I couldn’t believe what I was hearing, and to make matters worse, I didn’t know how to respond at the time. I was talking with a Christian friend of mine who was in his early 30’s. He was well educated, intelligent and healthy. Yet, he happily lived at home with his parents, worked a low-paying part-time job and did nothing with his free time except watch movies and play video games. When I confronted him about his use of time and resources, he said, “I’m content with this lifestyle, and doesn’t the Bible say that I should be content?”
Like my friend, it’s very easy for us to be confused about contentment. And this confusion is dangerous because a true understanding of contentment is tied to experiencing a life of true joy. In order to understand contentment we need to recognize three aspects: what it’s not, what it is, and how we get it. Let’s take a closer look at these facets:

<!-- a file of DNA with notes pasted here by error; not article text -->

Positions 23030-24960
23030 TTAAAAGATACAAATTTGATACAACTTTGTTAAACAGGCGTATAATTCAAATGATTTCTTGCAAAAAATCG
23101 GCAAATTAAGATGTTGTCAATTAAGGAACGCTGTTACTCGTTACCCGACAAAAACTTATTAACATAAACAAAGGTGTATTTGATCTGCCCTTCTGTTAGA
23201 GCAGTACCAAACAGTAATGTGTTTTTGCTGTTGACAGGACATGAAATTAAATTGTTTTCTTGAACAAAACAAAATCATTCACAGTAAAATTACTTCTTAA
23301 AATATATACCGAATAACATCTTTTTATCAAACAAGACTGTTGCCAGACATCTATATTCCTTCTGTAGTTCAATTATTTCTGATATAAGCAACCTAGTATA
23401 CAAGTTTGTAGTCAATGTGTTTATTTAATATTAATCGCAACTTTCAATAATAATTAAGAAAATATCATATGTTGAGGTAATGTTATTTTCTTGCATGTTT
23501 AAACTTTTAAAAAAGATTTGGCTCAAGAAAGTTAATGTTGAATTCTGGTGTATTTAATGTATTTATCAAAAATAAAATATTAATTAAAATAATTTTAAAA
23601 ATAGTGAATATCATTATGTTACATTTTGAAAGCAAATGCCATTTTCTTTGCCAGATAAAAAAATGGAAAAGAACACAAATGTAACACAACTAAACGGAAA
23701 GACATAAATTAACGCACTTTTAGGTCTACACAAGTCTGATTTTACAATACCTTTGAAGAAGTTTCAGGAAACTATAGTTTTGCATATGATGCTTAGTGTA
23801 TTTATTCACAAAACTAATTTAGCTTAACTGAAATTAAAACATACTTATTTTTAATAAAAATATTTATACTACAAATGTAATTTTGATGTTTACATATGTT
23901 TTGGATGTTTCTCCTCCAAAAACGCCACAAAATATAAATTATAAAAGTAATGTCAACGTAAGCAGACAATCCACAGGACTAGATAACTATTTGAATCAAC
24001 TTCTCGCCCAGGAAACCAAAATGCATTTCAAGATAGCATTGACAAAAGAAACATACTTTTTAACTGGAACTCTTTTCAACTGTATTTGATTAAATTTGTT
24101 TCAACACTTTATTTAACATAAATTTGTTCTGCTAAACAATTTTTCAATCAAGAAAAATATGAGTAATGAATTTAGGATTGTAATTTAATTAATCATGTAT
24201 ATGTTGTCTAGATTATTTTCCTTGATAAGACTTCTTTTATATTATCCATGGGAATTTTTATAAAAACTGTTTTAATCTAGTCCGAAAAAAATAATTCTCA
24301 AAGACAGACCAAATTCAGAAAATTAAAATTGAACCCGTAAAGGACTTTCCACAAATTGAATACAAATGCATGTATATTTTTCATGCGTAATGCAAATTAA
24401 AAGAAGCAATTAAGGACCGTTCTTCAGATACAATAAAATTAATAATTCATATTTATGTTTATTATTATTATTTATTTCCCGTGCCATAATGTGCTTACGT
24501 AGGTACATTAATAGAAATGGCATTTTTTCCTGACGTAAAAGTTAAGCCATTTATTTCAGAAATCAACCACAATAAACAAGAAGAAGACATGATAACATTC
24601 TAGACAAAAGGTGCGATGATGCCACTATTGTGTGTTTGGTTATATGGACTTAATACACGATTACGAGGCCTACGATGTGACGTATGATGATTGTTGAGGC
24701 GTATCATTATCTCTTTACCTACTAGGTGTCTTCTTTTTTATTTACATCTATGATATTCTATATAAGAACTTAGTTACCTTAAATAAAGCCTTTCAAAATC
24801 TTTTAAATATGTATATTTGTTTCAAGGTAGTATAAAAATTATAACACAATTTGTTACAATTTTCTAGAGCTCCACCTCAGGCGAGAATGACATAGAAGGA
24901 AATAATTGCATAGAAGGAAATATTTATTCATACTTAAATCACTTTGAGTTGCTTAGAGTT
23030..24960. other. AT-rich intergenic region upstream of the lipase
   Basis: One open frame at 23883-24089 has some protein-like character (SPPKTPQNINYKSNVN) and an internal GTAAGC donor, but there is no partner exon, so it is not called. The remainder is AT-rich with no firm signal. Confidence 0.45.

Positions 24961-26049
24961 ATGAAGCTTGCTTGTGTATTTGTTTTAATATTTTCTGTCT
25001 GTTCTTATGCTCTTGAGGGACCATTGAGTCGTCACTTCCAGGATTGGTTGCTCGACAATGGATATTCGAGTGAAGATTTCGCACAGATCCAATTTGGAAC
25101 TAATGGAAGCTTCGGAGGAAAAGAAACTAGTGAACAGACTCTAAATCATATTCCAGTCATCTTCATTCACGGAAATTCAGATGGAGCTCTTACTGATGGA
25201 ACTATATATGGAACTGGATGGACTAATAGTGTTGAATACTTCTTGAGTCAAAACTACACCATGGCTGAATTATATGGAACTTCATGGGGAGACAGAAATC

1.What It’s Not
In Philippians, the Apostle Paul said that he had learned the secret to being content in any and every circumstance (Phil.4:11). But in chapter three of the same letter, Paul said, “Forgetting what is behind and straining forward to what lies ahead … I press on” (Phil.3:13-14). So which is it? Should we strain forward and press on? Or should we be content? The answer, of course, is both, but we must first understand what contentment is not for these to function together.